> JavaSript for client-side presentation. Programming mistakes can
> lead to
> code injection on server or client side.
> *Inserting plugins or core updates*
> Blog platforms have automatic update install features, WordPress
> connects to a remote repositories to download updated code.
> Adversary can perform a man-in-the-middle attack and insert
> *Misbehaving plugins/features*
> Some plugins depend on remote connections to provide a feature,
> for e which can lead to leakage of identity.
> *Brute-force the admin password*
> Weak passwords are vulnerable to brute-force attacks.
> Blog engines do not provide protection against such attacks.
> *Remotely exploiting the LAMP stack*
> A determined adversary has a very large attack surface to analyze
> and discover 0-day vulnerabilities in Apache, PHP or Mysql
> *Proposed requirement*
> *Dynamic to Static*
> A simple yet effective way to protect dynamic websites is to save
> a 100%
> static copy, hosted with a lightweight and well configured http
> We propose Nginx which is a free, open-source, high-performance
> HTTP server. We have the option of extending existing WordPress
> such as "Really-Static" (HTTP://wordpress.or/plugins/really-static/) to
> generate 100% static files.
> *Disable Comments and New User signup (POST REQUESTS)*
> The ability to receive and store comments involves actions and
> configurations that expose the installation to DoS and other web
> We propose to completely disable reader's backed interactions,
> specifically disabling New User Registration and Comment features.
> *SOCKS Proxy support for WordPress*
> WordPress has the ability to proxy its outgoing connections,
> however the
> current implementation only supports HTTP proxy. We propose to
> submit a
> patch to WordPress core, enabling SOCKS Proxy support:
> *Update safety*
> Tor Project or a partner such as WordPress.org should maintain the
> copy of the WordPress source-code over a .onion address. This will
> for the Core application updates to take place without ever
> leaving the
> Tor network and we achieve end-to-end encryption without relying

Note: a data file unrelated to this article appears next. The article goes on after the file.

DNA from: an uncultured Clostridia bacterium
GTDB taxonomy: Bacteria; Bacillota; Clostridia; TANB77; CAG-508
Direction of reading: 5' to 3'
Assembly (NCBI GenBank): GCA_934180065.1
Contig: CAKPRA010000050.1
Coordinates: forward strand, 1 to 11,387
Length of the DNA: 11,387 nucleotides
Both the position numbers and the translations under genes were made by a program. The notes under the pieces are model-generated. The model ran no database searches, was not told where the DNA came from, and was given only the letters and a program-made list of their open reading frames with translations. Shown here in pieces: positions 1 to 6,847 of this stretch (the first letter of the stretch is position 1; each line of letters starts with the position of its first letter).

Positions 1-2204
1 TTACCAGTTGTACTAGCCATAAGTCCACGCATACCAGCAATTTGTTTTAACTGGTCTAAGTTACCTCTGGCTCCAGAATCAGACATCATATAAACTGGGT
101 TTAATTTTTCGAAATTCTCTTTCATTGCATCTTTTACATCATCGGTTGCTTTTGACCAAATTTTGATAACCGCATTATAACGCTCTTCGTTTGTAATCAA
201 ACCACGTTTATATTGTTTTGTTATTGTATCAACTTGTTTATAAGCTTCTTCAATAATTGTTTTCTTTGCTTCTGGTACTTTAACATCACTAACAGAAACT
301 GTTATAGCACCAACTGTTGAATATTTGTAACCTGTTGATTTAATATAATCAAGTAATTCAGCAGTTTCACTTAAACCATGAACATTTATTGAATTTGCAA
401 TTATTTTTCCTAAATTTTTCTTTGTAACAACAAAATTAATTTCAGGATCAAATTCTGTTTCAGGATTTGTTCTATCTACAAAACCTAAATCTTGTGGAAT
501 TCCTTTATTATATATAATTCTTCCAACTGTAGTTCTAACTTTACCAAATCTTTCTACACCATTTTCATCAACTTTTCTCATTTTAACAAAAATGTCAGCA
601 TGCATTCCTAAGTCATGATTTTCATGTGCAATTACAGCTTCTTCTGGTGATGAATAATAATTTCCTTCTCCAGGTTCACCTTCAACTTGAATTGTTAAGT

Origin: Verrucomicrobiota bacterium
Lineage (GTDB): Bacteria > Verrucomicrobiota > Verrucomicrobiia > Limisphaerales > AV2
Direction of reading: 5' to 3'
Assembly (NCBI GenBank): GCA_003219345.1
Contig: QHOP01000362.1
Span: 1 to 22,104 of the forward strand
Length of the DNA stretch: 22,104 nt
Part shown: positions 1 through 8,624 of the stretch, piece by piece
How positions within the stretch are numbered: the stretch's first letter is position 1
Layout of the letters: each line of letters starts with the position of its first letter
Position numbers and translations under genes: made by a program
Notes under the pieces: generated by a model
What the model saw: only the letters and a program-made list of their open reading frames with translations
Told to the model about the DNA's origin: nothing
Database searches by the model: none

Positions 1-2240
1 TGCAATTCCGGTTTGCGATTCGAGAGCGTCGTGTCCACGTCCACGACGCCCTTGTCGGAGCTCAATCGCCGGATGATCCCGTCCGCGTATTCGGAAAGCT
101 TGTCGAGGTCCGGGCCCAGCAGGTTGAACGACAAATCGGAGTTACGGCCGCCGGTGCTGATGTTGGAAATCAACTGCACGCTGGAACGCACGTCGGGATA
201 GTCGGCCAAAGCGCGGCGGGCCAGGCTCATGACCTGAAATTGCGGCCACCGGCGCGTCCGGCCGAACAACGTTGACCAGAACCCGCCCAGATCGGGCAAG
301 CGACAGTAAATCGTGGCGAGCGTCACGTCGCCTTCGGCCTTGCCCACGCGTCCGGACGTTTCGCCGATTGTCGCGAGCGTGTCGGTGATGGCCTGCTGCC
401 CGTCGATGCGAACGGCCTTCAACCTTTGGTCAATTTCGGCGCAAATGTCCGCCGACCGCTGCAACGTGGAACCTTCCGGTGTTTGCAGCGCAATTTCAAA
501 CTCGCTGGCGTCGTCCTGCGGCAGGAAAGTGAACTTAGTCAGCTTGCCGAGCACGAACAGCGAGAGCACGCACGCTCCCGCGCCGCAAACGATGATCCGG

> on the
> traditional SSL/CA model.
> *OnionPress plugin*
> Instead of hard-coding our modifications to control WordPress'
> functionalities, we propose to develop a custom plugin.
> The plugin will provide a new menu in the Administrative panel of
> site. Providing options to interact with Hidden Service features.
> (Note that Administrative features are going to be restricted from
> the public and only available to localhost)
> *User Authentication/Permission Levels*
> a) Blog Administrator
> This person is hosting the blog on a local computer and
> has physical
> access to the installation. There is only 1 of such role.
> login will be restricted to localhost only.
> b) Blog editors/contributors
> These are the active content publishers. Each person has
> the ability
> to remotely connect, login and publish content. Editors do
> not have
> any administrative permissions such as adding or deleting
> Each editor is assigned a dedicated key and .onion
> hostname using
> the HidServAuth and HiddenServiceAuthorizeClient features
> stealth mode.
> "HiddenServiceAuthorizeClient auth-type
> If configured, the hidden service is accessible for
> clients only. The auth-type can either be 'basic' for a
> general-purpose authorization protocol or 'stealth' for a
> scalable protocol that also hides service activity from
> unauthorized clients. Only clients that are listed here are
> authorized to access the hidden service. Valid client names
> are 1 to 19 characters long and only use characters in
> A-Za-z0-9+-_ (no spaces). If this option is set, the hidden
> service is not accessible for clients without authorization
> any more. Generated authorization data can be found in the
> hostname file. Clients need to put this authorization data
> in their configuration file using HidServAuth."
> c) Readers (the world)
> These are the site visitors, they will be able to send GET
> to the .onion address and receive HTML and multimedia
> No login or comment posting permissions granted.
> *Packaged System*
> We propose to design and develop a Debian based Live OS that can
> be started as a Virtual Machine or to boot a personal computer.
> This OS
> will include Tor, LAMP stack and a running copy of WordPress.
> The LAMP installation will be hardened and configured to meet our
> security desires. We require a secondary USB disk for persistent
> Desired outcome is a point-and-click and maybe portable solution
> can be launched from inside of Windows, Linux or Mac OSX.
> VirtualBox is a second candidate to host the VM.
> http://wiki.qemu.org/Main_Page and/or https://www.virtualbox.org/
> *Edge Cache Nodes*
> In order to provide "blazing-fast" access to the published content
> outside of the Tor network, we propose the deployment of caching
> operated by semi-trusted third party organizations or persons.
> These are
> similar to tor2web nodes:http://tor2web.or/
> The content providers (bloggers) would select from a list of
> edge servers and send a pgp signed zip file of the latest static
> over Tor. Edge servers will reduce traffic from the Tor network,
> provide a chance for content to reach the world in case of a DDoS
> technical issues with the Tor network itself.
> Having cached copies available remotely make it possible for the
> to get on-line, publish content and go back off-line, minimizing
> amount of time and traffic spent on the Internet.